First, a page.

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A historical journey to Orraon, the fortified city of the Molossians

Orraon, the historic fortified city of the Molossians, overlooks Arta and the Ambracian Gulf from the slopes of Xerovouni.

On the slopes of Xerovouni, where nature merges with history, rises the hill “Kastri,” hosting the ruins of the small but historic fortified city of Orraon, near the modern settlement of the same name.

The village Ammotopos in the background

The excavation of this ancient treasure took place between 1976 and 1978 near the village of Ammotopos in Arta, revealing an entire town that spans approximately 55 acres, surrounded by an impressive wall nearly one kilometer long.

Orraon was founded by the Molossians, an ancient tribe that inhabited central Epirus, around the middle of the 4th century BC. Settled in a strategic location, Orraon offered an unobstructed view of the plain of Arta and the Ambracian Gulf, a landscape that still takes the breath away today.

The Roman historian Livios mentions that it was one of the four cities of Epirus that were destroyed by the Romans when they attempted to resist their power. Nevertheless, the settlement continued to exist until the founding of Nicopolis by Octavian Augustus in 31 BC, where the inhabitants were forced to relocate.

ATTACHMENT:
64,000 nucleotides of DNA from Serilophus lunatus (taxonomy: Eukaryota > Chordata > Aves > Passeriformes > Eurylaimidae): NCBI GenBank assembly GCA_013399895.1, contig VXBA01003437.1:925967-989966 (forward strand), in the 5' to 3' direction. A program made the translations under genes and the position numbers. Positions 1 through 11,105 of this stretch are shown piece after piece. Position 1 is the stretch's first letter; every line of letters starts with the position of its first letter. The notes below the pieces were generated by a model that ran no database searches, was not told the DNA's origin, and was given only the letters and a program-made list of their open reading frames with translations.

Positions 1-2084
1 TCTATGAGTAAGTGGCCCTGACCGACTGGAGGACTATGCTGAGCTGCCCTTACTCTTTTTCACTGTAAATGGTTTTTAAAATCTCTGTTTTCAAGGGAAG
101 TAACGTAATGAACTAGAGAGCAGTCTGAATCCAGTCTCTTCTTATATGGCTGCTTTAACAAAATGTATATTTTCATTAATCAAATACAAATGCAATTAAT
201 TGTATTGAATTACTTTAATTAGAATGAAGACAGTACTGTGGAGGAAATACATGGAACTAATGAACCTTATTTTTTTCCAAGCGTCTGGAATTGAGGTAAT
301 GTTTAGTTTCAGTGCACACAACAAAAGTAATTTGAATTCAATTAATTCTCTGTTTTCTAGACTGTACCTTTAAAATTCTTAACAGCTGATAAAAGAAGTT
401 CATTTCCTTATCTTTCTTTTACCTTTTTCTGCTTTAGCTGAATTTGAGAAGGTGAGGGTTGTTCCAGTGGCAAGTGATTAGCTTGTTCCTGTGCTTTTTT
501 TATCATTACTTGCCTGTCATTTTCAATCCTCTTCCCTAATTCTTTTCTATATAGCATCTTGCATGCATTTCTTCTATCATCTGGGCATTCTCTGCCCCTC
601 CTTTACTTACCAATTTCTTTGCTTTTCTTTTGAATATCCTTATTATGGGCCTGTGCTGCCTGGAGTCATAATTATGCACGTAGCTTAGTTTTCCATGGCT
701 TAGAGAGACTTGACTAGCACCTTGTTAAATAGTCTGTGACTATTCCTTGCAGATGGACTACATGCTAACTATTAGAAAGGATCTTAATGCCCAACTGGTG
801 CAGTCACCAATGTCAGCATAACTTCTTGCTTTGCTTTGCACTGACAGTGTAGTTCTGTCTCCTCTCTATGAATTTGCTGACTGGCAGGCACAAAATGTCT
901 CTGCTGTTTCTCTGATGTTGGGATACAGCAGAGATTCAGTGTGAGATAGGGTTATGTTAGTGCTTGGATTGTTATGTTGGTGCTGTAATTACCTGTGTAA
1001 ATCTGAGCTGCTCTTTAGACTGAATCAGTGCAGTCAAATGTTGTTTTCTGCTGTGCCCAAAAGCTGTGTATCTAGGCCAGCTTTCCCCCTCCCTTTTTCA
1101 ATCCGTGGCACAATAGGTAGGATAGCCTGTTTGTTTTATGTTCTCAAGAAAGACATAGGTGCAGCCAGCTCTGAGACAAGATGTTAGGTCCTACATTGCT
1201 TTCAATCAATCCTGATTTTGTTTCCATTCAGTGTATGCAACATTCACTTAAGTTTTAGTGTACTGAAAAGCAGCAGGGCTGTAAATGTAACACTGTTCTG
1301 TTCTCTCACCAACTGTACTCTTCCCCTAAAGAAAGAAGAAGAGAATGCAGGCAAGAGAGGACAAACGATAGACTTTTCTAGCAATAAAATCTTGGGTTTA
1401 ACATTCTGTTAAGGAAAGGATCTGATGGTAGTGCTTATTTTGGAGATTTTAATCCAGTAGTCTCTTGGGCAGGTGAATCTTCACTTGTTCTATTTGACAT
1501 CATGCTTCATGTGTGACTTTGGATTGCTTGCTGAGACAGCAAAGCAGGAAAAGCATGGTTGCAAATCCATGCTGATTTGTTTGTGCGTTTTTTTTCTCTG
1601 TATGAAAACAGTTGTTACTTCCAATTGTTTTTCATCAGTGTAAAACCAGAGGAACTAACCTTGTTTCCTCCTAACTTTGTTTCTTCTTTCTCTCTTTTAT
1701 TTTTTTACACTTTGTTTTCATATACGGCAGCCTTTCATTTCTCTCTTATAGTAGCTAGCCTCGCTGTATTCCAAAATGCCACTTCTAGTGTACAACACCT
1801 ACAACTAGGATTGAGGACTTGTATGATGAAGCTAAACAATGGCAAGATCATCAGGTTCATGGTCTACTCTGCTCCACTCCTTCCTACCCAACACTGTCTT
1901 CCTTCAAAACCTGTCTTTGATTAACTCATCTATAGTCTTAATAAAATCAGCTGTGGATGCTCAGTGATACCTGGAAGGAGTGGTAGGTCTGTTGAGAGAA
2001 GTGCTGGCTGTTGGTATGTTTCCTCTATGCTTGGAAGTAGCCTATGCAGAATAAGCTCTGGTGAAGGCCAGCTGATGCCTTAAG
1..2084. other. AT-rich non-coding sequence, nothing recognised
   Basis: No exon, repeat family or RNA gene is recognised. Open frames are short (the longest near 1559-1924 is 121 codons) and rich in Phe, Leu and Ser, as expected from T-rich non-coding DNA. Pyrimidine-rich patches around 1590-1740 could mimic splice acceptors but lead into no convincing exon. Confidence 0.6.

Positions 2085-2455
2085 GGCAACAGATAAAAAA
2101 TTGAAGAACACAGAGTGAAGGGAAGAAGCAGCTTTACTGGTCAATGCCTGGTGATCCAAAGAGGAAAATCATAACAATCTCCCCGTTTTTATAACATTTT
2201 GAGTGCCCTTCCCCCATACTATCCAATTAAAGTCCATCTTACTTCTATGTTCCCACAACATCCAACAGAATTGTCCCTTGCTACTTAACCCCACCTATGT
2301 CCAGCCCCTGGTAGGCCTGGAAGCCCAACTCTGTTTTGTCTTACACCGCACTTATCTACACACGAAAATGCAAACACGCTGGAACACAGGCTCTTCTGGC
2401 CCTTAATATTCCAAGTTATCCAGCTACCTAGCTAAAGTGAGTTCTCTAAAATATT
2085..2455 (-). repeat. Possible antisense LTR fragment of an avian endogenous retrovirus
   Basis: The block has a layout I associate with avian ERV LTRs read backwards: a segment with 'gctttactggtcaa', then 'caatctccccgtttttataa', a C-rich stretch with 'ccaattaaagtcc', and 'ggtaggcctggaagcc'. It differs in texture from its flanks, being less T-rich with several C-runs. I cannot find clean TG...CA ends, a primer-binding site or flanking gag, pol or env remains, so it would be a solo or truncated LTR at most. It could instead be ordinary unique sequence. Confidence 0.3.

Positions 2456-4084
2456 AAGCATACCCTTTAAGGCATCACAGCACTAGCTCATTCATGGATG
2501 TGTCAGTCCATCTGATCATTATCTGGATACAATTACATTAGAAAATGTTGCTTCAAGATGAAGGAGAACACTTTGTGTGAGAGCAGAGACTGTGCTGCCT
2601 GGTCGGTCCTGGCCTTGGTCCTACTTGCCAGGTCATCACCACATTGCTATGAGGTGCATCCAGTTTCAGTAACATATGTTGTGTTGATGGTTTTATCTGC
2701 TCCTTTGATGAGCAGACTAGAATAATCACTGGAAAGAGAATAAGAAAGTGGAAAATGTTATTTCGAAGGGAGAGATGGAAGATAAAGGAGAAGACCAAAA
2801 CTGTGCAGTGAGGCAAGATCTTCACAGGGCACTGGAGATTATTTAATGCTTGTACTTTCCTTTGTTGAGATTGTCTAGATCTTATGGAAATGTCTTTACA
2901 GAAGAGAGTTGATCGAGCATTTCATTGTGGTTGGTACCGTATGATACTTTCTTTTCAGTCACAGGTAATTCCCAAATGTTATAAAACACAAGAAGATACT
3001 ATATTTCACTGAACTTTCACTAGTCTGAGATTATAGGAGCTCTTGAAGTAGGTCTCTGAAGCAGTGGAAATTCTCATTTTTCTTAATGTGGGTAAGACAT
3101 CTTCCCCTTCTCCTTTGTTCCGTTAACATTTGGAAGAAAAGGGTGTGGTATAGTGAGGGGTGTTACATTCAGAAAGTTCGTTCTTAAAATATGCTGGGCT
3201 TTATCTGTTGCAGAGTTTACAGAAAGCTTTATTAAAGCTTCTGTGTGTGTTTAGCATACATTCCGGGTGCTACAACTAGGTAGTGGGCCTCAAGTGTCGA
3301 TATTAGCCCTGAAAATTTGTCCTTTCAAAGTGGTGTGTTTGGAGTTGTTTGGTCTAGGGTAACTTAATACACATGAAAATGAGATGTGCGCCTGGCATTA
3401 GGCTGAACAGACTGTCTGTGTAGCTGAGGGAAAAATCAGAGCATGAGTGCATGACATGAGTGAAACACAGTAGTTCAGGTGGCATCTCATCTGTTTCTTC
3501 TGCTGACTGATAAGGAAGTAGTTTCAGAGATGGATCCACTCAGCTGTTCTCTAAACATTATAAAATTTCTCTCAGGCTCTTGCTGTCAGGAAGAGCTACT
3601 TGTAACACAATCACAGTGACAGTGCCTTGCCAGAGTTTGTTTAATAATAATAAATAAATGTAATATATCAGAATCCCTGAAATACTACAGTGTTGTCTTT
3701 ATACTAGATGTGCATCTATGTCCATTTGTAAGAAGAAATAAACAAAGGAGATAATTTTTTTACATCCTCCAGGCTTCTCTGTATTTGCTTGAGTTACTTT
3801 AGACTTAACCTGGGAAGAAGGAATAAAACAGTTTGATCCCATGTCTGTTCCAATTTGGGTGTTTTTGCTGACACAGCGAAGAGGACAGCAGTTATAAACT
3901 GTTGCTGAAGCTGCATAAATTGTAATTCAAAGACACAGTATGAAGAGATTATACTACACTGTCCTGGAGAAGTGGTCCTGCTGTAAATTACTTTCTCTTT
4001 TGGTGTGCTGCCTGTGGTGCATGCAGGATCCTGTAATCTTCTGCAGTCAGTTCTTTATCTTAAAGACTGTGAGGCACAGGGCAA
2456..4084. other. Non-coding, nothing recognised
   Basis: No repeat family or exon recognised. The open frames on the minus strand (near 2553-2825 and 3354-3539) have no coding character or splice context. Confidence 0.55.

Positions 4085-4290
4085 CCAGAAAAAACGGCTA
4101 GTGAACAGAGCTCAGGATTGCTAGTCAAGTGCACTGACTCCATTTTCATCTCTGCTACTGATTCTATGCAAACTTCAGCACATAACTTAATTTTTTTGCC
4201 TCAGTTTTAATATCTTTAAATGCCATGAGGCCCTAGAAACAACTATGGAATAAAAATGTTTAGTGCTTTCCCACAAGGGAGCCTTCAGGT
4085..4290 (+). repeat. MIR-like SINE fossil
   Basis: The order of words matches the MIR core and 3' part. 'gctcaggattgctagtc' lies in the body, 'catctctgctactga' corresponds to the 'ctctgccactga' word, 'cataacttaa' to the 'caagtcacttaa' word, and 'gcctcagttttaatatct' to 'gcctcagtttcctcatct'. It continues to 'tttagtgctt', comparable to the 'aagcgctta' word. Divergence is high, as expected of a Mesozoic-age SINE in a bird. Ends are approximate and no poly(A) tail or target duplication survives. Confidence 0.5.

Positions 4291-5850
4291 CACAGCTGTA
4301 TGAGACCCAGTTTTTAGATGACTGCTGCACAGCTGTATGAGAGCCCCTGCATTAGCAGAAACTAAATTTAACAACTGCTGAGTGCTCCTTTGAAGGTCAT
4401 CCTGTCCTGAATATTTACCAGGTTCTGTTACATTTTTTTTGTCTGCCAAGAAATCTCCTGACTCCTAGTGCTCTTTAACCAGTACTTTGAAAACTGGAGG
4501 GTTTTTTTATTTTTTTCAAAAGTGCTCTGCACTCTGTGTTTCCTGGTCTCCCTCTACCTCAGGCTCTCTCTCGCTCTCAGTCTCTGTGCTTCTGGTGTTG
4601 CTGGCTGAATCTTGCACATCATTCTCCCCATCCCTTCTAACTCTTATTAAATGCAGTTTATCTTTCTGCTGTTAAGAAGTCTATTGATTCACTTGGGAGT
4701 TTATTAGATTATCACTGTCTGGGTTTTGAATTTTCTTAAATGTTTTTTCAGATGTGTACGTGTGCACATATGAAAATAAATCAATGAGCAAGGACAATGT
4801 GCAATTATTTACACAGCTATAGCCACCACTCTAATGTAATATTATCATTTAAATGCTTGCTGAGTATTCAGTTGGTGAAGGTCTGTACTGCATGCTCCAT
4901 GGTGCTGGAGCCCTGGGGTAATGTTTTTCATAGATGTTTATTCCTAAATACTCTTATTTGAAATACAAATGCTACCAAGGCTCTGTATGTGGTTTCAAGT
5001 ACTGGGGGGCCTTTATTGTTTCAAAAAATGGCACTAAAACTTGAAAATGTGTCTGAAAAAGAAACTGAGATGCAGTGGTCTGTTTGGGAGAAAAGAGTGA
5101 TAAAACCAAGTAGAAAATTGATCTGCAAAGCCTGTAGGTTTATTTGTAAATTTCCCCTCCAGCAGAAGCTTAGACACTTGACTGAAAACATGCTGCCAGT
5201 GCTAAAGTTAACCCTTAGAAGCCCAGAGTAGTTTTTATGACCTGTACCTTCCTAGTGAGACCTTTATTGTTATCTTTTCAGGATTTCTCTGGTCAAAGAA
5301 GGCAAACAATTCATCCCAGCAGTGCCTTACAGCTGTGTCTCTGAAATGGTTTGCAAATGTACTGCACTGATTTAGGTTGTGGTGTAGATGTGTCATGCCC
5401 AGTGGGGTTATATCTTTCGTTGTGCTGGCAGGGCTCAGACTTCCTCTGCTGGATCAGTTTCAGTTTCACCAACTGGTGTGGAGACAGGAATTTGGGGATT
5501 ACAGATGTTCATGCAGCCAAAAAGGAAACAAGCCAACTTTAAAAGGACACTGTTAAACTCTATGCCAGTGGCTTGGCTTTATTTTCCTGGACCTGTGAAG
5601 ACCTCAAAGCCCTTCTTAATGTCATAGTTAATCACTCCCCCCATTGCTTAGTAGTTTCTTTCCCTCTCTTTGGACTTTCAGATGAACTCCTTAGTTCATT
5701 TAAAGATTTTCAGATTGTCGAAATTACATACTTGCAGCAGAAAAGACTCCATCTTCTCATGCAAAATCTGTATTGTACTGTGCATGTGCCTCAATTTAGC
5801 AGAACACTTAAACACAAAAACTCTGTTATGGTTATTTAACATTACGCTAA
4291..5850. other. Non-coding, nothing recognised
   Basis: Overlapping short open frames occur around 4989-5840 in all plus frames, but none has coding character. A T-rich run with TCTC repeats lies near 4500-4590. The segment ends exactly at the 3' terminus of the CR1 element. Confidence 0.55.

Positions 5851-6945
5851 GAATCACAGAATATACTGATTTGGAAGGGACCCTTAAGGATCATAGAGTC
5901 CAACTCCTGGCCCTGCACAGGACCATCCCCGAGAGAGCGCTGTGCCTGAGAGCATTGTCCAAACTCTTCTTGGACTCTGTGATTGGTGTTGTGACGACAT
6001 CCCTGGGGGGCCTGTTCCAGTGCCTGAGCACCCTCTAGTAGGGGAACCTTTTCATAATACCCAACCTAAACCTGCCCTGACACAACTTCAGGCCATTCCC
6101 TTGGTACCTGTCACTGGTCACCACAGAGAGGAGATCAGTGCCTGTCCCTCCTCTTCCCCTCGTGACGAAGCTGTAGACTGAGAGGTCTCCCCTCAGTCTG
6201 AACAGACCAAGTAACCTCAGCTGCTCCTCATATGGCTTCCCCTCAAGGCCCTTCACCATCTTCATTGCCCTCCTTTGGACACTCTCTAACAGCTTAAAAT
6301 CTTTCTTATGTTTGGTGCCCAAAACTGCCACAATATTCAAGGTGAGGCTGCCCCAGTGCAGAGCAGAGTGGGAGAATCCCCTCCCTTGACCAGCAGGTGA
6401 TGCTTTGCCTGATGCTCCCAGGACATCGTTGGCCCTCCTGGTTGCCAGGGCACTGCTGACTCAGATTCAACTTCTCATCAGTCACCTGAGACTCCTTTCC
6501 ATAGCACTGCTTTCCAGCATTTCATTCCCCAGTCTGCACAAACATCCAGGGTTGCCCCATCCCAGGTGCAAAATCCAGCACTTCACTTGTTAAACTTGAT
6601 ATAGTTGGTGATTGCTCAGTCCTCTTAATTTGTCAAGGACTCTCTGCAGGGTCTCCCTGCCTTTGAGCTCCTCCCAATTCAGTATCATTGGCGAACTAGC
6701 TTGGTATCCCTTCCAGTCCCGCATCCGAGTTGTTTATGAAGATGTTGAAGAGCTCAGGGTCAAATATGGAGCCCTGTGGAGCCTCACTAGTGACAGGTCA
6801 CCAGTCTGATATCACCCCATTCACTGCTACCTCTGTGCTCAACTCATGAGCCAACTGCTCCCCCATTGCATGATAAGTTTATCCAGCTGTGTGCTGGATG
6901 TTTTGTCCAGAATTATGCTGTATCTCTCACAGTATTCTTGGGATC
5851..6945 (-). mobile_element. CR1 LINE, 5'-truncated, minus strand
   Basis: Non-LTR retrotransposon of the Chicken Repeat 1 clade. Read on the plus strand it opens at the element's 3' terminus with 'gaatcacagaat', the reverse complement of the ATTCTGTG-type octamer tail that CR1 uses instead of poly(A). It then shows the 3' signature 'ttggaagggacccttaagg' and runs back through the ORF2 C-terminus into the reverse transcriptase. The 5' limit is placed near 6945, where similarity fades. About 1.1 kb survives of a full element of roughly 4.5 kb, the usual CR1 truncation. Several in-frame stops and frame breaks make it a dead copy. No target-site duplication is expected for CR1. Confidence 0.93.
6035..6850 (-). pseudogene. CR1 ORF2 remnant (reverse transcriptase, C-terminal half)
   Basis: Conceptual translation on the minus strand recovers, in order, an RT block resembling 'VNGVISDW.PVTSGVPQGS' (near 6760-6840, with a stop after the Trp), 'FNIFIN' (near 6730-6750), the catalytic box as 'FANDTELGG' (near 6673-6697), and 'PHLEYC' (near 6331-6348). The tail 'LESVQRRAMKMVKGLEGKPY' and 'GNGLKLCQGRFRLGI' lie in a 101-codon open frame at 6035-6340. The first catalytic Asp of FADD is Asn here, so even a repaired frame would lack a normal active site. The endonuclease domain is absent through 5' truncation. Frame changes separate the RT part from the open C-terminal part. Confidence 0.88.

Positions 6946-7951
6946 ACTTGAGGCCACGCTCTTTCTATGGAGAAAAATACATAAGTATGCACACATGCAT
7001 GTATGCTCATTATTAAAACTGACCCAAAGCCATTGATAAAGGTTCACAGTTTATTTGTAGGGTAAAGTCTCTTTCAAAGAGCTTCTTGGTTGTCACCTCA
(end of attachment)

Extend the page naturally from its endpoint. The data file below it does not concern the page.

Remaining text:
During the 4th century BC, as part of the urbanization of Epirus, a series of fortified residential units were developed in strategic locations. Orraon was connected to a series of acropolises that guarded the main passage leading from the Ambracian Gulf to the plain of Ioannina, which was the area of the Molossians. Thus, Orraon was protected on three sides by strong fortification, except for the south, which was inaccessible due to the steep slopes of the hill.

Despite its small size, the settlement followed the urban planning of a large city, having Ambracia as a model. With its geometric organization, the settlement had parallel streets intersecting with perpendicular ones, creating rectangular building blocks. Each block hosted a house, while the free public space was where citizens gathered. Outside the settlement was the cemetery, and among the most impressive public works was the rainwater collection tank, with a capacity of about 180 cubic meters, constructed from limestone boulders and coated with hydraulic plaster to waterproof it.

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